Professor & Senior VP- Neuroscience Drug DiscoverySanford Burnham Prebys Medical Discovery Institute
Neuroscience, Alzheimer's Disease, Multiple Sclerosis (MS), Parkinson's Disease
Associate Professor of Neurosurgery, Radiation oncUniversity of California, Los Angeles (UCLA), Health Sciences
Neurosurgery, Neuroscience, Brain Tumor, Hearing, Balance, Radiosurgery, UCLA, David Geffen School of Medicine at UCLA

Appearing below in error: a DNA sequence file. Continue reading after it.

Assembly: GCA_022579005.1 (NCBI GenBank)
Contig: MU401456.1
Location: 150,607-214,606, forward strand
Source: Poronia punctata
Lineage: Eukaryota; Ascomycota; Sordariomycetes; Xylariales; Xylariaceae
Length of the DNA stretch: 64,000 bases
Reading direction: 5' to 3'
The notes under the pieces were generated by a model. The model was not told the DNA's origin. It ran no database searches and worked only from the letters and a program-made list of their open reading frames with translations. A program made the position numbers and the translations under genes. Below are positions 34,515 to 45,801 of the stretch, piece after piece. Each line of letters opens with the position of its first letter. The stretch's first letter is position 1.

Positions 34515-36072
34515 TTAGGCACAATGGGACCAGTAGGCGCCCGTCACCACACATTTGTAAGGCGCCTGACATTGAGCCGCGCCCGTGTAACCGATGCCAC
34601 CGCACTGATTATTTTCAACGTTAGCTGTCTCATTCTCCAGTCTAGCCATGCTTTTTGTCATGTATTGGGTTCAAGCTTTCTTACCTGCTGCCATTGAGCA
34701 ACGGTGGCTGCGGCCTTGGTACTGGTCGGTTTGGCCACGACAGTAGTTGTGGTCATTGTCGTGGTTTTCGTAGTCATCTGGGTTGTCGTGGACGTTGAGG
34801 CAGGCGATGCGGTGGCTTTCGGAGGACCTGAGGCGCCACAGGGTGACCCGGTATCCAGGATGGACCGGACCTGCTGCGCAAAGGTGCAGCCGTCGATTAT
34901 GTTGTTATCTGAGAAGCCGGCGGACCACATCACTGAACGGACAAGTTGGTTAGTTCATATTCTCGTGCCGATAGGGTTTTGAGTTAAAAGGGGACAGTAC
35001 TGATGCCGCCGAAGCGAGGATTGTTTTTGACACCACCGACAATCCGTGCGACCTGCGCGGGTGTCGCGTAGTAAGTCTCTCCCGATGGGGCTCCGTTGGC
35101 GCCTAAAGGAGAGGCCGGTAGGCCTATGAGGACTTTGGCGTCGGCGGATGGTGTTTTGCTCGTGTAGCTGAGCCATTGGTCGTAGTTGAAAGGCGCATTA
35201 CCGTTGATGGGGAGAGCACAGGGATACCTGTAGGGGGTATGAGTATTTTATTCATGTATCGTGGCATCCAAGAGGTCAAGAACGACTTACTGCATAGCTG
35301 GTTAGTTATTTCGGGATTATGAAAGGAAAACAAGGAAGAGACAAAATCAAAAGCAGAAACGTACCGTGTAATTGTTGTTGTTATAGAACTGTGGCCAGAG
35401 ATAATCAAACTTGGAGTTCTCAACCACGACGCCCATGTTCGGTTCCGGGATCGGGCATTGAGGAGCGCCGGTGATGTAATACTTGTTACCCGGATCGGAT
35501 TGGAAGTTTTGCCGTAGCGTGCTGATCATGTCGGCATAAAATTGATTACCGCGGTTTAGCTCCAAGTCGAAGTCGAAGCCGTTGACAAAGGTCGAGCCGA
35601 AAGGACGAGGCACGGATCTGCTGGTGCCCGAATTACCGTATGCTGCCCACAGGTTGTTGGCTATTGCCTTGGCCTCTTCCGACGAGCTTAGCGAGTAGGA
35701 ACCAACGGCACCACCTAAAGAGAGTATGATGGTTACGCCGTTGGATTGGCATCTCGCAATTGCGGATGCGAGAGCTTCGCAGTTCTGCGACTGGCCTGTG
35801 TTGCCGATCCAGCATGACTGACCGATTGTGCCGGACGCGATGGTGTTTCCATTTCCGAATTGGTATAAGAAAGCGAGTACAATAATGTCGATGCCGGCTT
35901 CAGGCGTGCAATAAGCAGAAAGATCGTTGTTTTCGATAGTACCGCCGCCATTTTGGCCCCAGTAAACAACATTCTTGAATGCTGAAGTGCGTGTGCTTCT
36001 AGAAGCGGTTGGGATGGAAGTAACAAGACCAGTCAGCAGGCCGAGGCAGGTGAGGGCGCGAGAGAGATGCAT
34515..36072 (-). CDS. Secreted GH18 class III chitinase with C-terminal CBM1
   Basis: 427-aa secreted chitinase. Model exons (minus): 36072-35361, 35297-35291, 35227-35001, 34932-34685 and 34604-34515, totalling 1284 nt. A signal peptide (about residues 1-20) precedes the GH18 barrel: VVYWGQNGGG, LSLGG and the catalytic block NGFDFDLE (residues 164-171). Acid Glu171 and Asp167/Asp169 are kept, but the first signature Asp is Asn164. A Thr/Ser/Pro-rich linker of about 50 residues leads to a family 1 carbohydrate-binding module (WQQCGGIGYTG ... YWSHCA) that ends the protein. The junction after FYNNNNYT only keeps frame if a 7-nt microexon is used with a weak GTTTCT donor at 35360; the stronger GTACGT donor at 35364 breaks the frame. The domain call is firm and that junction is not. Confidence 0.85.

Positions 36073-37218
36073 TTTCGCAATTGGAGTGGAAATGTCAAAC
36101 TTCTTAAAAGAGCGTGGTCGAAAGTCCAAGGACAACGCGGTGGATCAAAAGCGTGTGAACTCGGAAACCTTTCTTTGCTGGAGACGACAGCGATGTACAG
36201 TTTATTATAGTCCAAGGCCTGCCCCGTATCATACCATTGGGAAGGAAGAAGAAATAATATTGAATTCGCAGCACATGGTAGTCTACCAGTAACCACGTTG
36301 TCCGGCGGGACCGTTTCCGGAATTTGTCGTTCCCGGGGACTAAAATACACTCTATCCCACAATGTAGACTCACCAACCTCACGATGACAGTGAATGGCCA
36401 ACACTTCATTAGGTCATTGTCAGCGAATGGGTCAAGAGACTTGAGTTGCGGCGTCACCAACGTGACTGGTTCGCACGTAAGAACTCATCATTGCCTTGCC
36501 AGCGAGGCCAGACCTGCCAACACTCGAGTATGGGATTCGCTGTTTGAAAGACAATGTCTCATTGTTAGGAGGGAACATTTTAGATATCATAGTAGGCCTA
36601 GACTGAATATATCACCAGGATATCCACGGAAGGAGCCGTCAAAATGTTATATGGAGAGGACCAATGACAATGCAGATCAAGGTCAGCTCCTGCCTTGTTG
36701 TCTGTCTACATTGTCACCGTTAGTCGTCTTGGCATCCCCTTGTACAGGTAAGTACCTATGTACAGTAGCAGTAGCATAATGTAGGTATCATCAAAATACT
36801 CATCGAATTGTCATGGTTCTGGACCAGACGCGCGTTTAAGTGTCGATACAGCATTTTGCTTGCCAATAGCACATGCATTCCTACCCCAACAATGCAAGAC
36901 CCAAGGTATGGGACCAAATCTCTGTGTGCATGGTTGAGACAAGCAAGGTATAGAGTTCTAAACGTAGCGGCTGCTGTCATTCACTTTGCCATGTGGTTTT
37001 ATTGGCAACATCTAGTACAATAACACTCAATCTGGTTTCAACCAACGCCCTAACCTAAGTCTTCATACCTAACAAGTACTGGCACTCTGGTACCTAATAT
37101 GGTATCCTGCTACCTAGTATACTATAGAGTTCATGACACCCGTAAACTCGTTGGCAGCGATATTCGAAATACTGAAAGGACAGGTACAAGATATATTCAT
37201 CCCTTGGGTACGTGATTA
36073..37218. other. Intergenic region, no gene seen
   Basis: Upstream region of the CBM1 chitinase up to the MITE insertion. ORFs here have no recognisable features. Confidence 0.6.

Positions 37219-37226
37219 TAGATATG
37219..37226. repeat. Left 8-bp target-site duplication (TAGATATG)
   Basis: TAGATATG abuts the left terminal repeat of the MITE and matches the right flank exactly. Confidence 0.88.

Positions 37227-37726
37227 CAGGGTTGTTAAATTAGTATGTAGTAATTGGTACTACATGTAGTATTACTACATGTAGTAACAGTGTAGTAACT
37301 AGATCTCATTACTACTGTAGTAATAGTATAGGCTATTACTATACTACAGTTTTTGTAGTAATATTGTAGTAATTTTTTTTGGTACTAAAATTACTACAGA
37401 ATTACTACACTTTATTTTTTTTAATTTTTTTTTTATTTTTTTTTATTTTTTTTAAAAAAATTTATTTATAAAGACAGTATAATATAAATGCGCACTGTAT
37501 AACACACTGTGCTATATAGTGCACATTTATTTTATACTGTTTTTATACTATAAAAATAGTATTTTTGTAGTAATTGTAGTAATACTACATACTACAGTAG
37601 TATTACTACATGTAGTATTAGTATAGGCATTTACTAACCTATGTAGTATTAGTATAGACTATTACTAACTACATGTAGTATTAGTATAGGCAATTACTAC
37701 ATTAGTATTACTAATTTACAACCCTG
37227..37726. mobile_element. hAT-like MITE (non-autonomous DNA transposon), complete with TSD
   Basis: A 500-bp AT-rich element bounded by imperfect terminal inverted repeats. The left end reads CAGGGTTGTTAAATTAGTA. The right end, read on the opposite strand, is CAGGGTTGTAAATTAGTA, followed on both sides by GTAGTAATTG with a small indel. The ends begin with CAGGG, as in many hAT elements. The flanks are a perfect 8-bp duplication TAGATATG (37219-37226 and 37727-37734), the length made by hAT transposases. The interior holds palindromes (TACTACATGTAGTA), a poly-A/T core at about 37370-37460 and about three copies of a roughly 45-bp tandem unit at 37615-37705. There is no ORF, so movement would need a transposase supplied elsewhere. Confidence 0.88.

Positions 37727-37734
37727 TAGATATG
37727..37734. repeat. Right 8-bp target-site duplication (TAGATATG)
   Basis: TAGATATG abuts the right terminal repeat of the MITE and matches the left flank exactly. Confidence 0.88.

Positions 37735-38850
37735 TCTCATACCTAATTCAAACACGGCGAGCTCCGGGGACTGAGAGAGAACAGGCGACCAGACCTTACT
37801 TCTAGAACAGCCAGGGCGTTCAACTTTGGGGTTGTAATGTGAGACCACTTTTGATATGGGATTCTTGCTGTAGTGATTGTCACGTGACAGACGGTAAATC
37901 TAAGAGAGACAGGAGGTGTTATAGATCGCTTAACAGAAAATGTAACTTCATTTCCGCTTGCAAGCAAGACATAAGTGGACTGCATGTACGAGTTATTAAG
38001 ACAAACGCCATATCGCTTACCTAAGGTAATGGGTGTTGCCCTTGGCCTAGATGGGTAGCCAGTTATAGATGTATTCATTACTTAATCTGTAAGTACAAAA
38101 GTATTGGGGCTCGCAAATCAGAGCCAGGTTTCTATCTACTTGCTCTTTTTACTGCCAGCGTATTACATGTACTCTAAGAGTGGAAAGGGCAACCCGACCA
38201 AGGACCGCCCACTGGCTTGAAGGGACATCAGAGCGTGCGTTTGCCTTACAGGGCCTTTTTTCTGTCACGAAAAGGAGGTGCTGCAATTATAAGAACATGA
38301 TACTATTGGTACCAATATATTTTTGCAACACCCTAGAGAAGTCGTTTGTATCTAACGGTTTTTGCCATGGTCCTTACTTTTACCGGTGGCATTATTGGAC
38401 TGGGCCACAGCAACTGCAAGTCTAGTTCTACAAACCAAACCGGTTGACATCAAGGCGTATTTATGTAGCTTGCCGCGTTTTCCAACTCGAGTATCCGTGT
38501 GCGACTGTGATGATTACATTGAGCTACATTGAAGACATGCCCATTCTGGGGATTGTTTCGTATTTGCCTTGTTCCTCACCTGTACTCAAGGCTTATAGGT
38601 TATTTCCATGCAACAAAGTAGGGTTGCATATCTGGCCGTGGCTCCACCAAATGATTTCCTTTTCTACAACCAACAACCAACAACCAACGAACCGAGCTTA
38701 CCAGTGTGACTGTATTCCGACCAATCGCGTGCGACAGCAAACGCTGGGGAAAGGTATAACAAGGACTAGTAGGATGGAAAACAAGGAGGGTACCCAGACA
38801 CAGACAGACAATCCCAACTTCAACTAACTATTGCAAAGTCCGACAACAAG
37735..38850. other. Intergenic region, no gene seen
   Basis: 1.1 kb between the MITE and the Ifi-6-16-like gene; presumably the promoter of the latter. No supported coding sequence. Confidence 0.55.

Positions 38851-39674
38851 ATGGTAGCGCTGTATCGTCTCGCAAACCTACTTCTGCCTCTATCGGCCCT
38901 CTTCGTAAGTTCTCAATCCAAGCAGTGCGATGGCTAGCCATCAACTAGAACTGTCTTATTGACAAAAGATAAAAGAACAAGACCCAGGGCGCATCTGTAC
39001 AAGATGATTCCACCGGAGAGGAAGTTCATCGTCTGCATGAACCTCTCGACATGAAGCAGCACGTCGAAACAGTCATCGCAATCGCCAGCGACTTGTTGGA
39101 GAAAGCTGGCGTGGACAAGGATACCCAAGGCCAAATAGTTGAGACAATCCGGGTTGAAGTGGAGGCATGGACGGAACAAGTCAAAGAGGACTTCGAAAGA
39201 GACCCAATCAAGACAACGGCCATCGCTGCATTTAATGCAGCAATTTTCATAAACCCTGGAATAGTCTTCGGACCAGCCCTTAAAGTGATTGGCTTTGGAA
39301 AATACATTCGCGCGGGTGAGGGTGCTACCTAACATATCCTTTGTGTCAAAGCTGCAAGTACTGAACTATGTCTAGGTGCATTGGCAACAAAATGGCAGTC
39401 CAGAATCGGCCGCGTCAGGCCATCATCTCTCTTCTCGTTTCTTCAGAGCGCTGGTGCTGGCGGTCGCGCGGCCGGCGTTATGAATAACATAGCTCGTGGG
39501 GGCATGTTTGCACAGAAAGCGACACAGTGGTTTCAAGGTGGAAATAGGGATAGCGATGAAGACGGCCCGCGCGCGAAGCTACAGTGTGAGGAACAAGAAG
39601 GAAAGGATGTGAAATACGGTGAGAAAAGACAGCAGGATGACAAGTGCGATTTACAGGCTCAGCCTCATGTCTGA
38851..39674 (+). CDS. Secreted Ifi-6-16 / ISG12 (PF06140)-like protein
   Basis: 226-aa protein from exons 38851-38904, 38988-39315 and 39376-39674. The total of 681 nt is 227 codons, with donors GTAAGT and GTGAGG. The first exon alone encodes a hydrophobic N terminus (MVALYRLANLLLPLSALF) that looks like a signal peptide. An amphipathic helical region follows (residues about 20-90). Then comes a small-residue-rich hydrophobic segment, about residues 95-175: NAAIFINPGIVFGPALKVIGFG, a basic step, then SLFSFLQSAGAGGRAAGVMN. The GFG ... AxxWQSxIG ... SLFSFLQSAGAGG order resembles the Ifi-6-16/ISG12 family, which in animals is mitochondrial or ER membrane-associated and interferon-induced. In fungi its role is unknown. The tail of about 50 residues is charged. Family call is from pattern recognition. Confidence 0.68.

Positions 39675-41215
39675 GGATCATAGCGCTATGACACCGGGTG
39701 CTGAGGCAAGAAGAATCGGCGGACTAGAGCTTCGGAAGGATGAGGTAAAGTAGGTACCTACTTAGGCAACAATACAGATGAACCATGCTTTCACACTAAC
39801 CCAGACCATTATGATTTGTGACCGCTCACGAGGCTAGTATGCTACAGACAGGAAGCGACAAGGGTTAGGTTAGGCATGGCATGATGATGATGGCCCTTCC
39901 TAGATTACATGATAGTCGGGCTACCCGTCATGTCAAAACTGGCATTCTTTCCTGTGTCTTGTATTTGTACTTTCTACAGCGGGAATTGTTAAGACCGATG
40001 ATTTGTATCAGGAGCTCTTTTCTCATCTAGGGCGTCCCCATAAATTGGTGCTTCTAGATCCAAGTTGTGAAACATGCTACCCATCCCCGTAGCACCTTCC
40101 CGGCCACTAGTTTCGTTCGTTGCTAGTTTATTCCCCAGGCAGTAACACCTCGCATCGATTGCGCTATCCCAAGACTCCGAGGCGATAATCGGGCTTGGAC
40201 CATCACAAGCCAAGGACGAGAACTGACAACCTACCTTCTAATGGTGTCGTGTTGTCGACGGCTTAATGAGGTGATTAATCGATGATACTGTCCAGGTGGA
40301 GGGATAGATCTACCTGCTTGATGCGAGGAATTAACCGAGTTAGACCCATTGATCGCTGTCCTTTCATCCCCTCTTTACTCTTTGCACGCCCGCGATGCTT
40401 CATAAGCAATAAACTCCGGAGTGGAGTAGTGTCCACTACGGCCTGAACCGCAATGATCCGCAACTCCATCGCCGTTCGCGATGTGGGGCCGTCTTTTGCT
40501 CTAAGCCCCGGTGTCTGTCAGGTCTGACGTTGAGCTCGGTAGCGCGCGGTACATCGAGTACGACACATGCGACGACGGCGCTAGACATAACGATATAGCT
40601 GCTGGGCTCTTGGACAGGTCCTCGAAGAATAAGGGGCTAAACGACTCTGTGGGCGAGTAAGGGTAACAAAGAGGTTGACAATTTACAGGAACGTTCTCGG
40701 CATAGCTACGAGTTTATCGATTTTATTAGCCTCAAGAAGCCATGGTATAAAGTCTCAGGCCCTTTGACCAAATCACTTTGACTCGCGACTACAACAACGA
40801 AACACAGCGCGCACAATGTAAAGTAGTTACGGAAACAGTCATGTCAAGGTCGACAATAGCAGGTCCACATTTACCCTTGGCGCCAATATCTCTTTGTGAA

Isaac Yang, M.D., is a nationally renowned neurosurgeon specializing in brain tumors, superior semicircular canal dehiscence (SSCD), and skull base brain surgery at UCLA. Yang is a board-certified neurosurgeon and director of medical student education for the UCLA Department of Neurosurgery; an associate professor of neurosurgery, head and neck surgery, and radiation oncology at the David Geffen School of Medicine at UCLA, and a principal investigator at the UCLA brain tumor laboratory. Yang is highly sought out by peers, patients and the media for his expertise in neurological diseases and brain health. He has made multiple TV appearances on Good Morning America, CBS' The Doctors, Dr. Drew LifeChangers, and several national news outlets. Originally from Lodi, Calif., Yang developed an interest in neurobiology as an undergraduate. He earned his bachelor’s degree with Phi Beta Kappa from the University of California, Berkeley. His training followed with a medical degree from the David Geffen School of Medicine at UCLA. Yang completed a neurological surgery residency at the University of California San Francisco, as well as an NRSA NIH-funded F32 postdoctoral brain tumor research fellowship. Yang’s clinical focus has been primarily on brain tumors, both glioblastoma and skull base tumors. His research efforts have examined antigen expression and manipulation of the immune response to glioblastoma. His work was recognized by a UCSF Clinical and Translational Scientist Training Award and the CNS Dandy Clinical Research Fellowship. Yang has been the recipient of several distinguished regional and national awards, including the UCSF Medical Center 2010 Exceptional Physician Award, the AANS Integra Brain Tumor Research Award, San Francisco Neurological Society Edwin Boldrey Award for Basic Science Research, American Academy of Neurological and Orthopedic Surgeons Research Award, Kaiser Award for Clinical Research, the national AANS Leksell Radiosurgery Award, and the Tumor Section Ronald L. Bittner Award on Brain Tumor Research. Yang has published more than 150 publications in peer-reviewed journals and authored more than half a dozen book chapters. At UCLA, he is investigating the use of nanoparticles and nanotechnology for their application in brain tumor immunotherapy and vaccines. Dr. Isaac Yang is dedicated to improving the care and treatment of all patients undergoing neurosurgery. If interested please follow Dr. Yang on Facebook at Isaac Yang UCLA Neurosurgery or find his most recent book, Service Minded Physician, on Amazon.